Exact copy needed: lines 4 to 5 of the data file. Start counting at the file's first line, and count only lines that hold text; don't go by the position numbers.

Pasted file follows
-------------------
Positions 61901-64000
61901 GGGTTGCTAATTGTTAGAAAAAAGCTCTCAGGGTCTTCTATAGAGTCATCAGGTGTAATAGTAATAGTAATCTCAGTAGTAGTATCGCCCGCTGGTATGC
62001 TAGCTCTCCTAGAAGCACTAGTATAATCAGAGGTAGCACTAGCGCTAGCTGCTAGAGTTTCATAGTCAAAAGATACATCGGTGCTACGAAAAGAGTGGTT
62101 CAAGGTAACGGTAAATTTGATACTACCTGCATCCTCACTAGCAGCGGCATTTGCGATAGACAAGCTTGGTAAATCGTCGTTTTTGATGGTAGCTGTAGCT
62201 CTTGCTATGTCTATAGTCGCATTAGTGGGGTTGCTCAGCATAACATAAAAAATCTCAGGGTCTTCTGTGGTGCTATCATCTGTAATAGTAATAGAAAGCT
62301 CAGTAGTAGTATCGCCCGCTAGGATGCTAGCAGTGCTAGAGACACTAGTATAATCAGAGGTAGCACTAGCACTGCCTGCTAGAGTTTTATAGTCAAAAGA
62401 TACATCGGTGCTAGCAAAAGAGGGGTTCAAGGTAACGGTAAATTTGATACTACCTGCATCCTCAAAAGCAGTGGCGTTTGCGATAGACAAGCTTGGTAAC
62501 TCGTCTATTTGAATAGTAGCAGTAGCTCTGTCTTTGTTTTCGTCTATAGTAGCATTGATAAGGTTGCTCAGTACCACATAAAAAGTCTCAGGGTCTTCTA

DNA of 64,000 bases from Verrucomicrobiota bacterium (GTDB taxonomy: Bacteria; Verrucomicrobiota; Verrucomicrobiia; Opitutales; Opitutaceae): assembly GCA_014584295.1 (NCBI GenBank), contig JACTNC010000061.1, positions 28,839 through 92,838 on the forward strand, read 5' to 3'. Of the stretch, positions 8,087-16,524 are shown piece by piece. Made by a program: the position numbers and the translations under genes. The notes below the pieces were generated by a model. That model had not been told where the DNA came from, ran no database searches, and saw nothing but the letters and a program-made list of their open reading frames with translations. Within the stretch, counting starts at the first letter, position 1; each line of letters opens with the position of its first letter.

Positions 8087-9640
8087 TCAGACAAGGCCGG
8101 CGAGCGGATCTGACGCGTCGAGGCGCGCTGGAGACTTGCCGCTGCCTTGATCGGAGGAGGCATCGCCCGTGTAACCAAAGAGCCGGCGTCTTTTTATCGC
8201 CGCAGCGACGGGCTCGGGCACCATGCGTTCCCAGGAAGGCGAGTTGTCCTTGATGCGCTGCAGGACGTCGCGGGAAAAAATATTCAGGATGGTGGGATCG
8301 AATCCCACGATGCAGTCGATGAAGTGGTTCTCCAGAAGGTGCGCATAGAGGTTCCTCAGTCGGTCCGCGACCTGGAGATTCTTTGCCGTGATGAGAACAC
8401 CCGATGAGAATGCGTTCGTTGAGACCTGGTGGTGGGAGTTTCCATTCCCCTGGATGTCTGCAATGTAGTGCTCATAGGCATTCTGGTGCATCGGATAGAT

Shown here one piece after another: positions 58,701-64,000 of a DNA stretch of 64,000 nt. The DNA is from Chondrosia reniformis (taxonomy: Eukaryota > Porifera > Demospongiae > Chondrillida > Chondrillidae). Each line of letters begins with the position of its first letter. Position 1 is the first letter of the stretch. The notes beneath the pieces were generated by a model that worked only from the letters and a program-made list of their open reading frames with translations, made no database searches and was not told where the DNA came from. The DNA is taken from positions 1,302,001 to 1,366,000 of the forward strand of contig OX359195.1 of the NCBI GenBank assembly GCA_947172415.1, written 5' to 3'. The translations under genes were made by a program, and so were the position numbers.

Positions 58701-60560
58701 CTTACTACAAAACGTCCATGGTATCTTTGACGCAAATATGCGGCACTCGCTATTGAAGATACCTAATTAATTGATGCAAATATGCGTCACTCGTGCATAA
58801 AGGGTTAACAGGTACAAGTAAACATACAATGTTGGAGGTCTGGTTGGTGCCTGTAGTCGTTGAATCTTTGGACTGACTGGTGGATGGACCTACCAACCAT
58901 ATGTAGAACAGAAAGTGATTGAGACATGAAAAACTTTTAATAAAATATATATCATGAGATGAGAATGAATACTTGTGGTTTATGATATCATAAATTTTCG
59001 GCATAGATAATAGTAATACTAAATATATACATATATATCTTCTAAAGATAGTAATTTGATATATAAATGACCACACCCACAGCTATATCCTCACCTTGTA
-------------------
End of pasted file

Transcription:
62101 CAAGGTAACGGTAAATTTGATACTACCTGCATCCTCACTAGCAGCGGCATTTGCGATAGACAAGCTTGGTAAATCGTCGTTTTTGATGGTAGCTGTAGCT
62201 CTTGCTATGTCTATAGTCGCATTAGTGGGGTTGCTCAGCATAACATAAAAAATCTCAGGGTCTTCTGTGGTGCTATCATCTGTAATAGTAATAGAAAGCT